My wife bought a Luis Suarez sticker from a 80 year old price gouging street vendor for 100 pesos or roughly $5.00 U.S.; a sticker we found out should only have cost 4 pesos or about 20 cents. But we weren’t too upset. I am actually stoked to have the Luis Suarez sticker because of all the drama associated with his name. As you may know, he is the Uruguayan superstar soccer player who was expelled by FIFA from the World Cup for biting an Italian player. Apparently, he has quite the reputation as a biter.

On the way home, I bought a Uruguayan wine, a 2012 Traversa Tannat Roble Reserva made from the local tannat grape, blended with a small amount of merlot. It tastes very much like a typical dry Italian wine, earthy and bright, with notes of cigars, cherries, leather and dark chocolate with light tannins; immensely quaffable and for 112 pesos, about $4.94, U.S., it was the bargain of the day.

Despite the toxic air and sidewalks with lots of dog poop – watch your step – the city is genuinely pretty. The more we walk around, the more I like it. It has a laid back cosmopolitan feel to it with people of all ages walking around drinking mate, the regional alternative to coffee made from the dried leaves of the holly plant. The mate is stuffed in a gourd with a metal straw and then filled with hot water from a thermos and sipped, and quite often shared with others. People here don’t seem terribly stressed or in a big rush all of the time.


South America Travelogue – Montevideo

Santiago Day 3

We were in Santiago for 3 days and actually did not see much of the cordillera because we stayed in Lo Valle Campino, a hillside community near the airport, no Andes in sight, obscured by hills and smog. Nena took us to El Centro which I guess translates to downtown where we met up with my niece Nati and her boyfriend Andres to watch Chile vs. Holland. Fanaticos were out in force ready for a grand celebration that never happened as the Orange clad Dutchmen lead by striker Robben outplayed the scrappy Chilean squad.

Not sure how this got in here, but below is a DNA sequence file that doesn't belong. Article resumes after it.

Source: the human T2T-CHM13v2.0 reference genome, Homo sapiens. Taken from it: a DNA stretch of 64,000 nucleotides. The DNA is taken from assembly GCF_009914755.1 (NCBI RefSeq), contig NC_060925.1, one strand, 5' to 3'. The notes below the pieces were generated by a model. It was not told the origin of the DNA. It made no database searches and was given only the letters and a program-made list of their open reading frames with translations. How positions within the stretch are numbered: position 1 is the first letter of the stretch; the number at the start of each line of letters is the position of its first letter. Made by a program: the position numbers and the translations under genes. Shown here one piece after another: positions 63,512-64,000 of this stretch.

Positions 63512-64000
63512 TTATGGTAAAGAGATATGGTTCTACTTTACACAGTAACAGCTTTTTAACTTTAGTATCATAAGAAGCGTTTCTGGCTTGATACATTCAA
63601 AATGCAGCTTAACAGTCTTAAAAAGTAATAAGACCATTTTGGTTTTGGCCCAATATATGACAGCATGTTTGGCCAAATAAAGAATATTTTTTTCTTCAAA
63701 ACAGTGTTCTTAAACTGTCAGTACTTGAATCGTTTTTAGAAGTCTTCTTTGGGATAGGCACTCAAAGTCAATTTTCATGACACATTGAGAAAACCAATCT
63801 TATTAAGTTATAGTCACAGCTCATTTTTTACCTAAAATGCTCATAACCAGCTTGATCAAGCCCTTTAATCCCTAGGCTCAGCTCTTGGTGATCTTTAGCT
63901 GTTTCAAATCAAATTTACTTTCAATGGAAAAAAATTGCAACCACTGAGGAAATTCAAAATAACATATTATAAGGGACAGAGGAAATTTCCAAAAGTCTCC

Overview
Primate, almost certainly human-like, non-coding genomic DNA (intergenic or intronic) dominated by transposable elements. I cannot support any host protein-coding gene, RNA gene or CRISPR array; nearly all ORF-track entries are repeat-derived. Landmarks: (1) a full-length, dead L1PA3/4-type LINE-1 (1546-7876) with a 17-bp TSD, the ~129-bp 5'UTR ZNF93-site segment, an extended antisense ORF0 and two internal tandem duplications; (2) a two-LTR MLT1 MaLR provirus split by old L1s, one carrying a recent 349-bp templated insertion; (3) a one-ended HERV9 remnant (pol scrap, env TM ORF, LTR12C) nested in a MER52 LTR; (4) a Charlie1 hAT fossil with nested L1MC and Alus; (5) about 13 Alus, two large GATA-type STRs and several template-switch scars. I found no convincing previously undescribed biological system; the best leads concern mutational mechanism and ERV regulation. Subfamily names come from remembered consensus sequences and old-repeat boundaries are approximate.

Downtown Santiago is a linear collection of buildings and shops for miles and miles. It has a little bit of a NYC feel without all the tall buildings and the sense of neighborhood. It felt like a giant outdoor shopping mall.


Graffiti is in abundant supply and some curious and colorful murals adorn city walls and subway structures, some of it good, some not; some sanctioned, some clearly not.


Our gracious Santiago hosts, Milton and Nena, made us feel at home in their tidy house with a living room constructed of pine wood adorned with local art. In addition to good conversation and cheer, we ate well. Nena served up Cazuela, a typical Chilean soup made with a clear broth, squash, beef, corn, potatoes, peas and green beans cut french style with pebre (a hot sauce) and fresh cut cilantro to sprinkle on top. She also served fish soup, fillet of reineta (a local fish) and Pastel De Choclo, a distinctive corn-based casserole. Wine poured a plenty, all local reds and whites. My favorite was the sweet late Harvest Riesling that had just the right balance of sweetness and acidity.

Montevideo, Days 1-2

From Santiago, we took a short flight to Montevideo and then a local bus from the Carrasco International airport to the city. We got off at our stop dragging our heavy bags, the heaviest weighing over 22 kilos, an oversized LL Bean bag. As we looked around for another bus to take to our friend’s apartment, we crossed a busy intersection, bags rolling behind us and I tripped over the bulky LL Bean bag my wife was dragging in front of me, getting good height and landing on my stomach atop my own bag, which served as sort of an air bag. Fortunately, I didn’t break any bones and only scrapped the bottom of my left hand that I used to help break my fall. The hand burned for a bit but seemed fine. When we finally got to the apartment, I noticed it was bleeding. I rinsed it off and applied a triple anti-biotic ointment I had brought along just in case. My youngest daughter, who witnessed the fall, could not stop laughing, to the point that she drew tears and a hiccup. I was not amused at the time. There were many locals standing around who also saw my tumbling act and god only knows what they must have thought of the strange gringo doing odd acrobatics with an orange bag.